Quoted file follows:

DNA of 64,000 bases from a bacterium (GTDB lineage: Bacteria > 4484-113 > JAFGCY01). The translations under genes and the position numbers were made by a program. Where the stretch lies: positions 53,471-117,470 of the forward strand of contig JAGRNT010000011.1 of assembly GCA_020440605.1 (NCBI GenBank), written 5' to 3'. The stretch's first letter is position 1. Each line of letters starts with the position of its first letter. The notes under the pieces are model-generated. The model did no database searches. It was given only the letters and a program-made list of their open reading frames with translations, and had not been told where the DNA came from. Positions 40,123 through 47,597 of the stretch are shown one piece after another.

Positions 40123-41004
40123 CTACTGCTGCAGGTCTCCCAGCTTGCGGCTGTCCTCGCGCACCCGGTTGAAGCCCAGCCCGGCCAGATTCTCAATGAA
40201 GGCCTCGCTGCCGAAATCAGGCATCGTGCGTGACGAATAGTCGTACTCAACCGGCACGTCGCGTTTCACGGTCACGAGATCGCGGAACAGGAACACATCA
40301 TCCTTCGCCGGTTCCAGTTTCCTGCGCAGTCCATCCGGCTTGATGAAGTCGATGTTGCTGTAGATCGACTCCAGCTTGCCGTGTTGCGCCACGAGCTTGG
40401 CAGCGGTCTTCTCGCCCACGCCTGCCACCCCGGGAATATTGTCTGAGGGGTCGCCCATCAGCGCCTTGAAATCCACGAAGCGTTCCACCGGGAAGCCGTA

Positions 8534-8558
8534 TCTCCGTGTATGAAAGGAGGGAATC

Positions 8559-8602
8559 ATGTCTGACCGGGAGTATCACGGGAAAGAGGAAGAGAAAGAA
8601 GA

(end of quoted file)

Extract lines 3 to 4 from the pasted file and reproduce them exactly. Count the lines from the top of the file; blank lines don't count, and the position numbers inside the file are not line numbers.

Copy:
40123 CTACTGCTGCAGGTCTCCCAGCTTGCGGCTGTCCTCGCGCACCCGGTTGAAGCCCAGCCCGGCCAGATTCTCAATGAA
40201 GGCCTCGCTGCCGAAATCAGGCATCGTGCGTGACGAATAGTCGTACTCAACCGGCACGTCGCGTTTCACGGTCACGAGATCGCGGAACAGGAACACATCA